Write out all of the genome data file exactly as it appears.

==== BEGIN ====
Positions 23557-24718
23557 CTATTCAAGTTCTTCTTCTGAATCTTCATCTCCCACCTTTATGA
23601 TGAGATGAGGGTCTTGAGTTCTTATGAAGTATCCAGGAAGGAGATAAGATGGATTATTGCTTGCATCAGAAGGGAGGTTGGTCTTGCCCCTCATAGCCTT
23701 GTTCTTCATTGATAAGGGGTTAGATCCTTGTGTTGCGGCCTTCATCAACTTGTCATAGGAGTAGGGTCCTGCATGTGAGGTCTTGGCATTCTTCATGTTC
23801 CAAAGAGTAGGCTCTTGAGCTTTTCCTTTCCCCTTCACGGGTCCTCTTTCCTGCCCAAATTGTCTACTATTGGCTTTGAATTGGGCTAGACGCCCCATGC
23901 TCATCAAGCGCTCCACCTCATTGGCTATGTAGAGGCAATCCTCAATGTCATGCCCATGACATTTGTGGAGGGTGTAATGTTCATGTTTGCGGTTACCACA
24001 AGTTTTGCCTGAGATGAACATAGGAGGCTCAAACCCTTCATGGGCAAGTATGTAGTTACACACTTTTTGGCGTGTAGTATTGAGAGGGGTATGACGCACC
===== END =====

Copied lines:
Positions 23557-24718
23557 CTATTCAAGTTCTTCTTCTGAATCTTCATCTCCCACCTTTATGA
23601 TGAGATGAGGGTCTTGAGTTCTTATGAAGTATCCAGGAAGGAGATAAGATGGATTATTGCTTGCATCAGAAGGGAGGTTGGTCTTGCCCCTCATAGCCTT
23701 GTTCTTCATTGATAAGGGGTTAGATCCTTGTGTTGCGGCCTTCATCAACTTGTCATAGGAGTAGGGTCCTGCATGTGAGGTCTTGGCATTCTTCATGTTC
23801 CAAAGAGTAGGCTCTTGAGCTTTTCCTTTCCCCTTCACGGGTCCTCTTTCCTGCCCAAATTGTCTACTATTGGCTTTGAATTGGGCTAGACGCCCCATGC
23901 TCATCAAGCGCTCCACCTCATTGGCTATGTAGAGGCAATCCTCAATGTCATGCCCATGACATTTGTGGAGGGTGTAATGTTCATGTTTGCGGTTACCACA
24001 AGTTTTGCCTGAGATGAACATAGGAGGCTCAAACCCTTCATGGGCAAGTATGTAGTTACACACTTTTTGGCGTGTAGTATTGAGAGGGGTATGACGCACC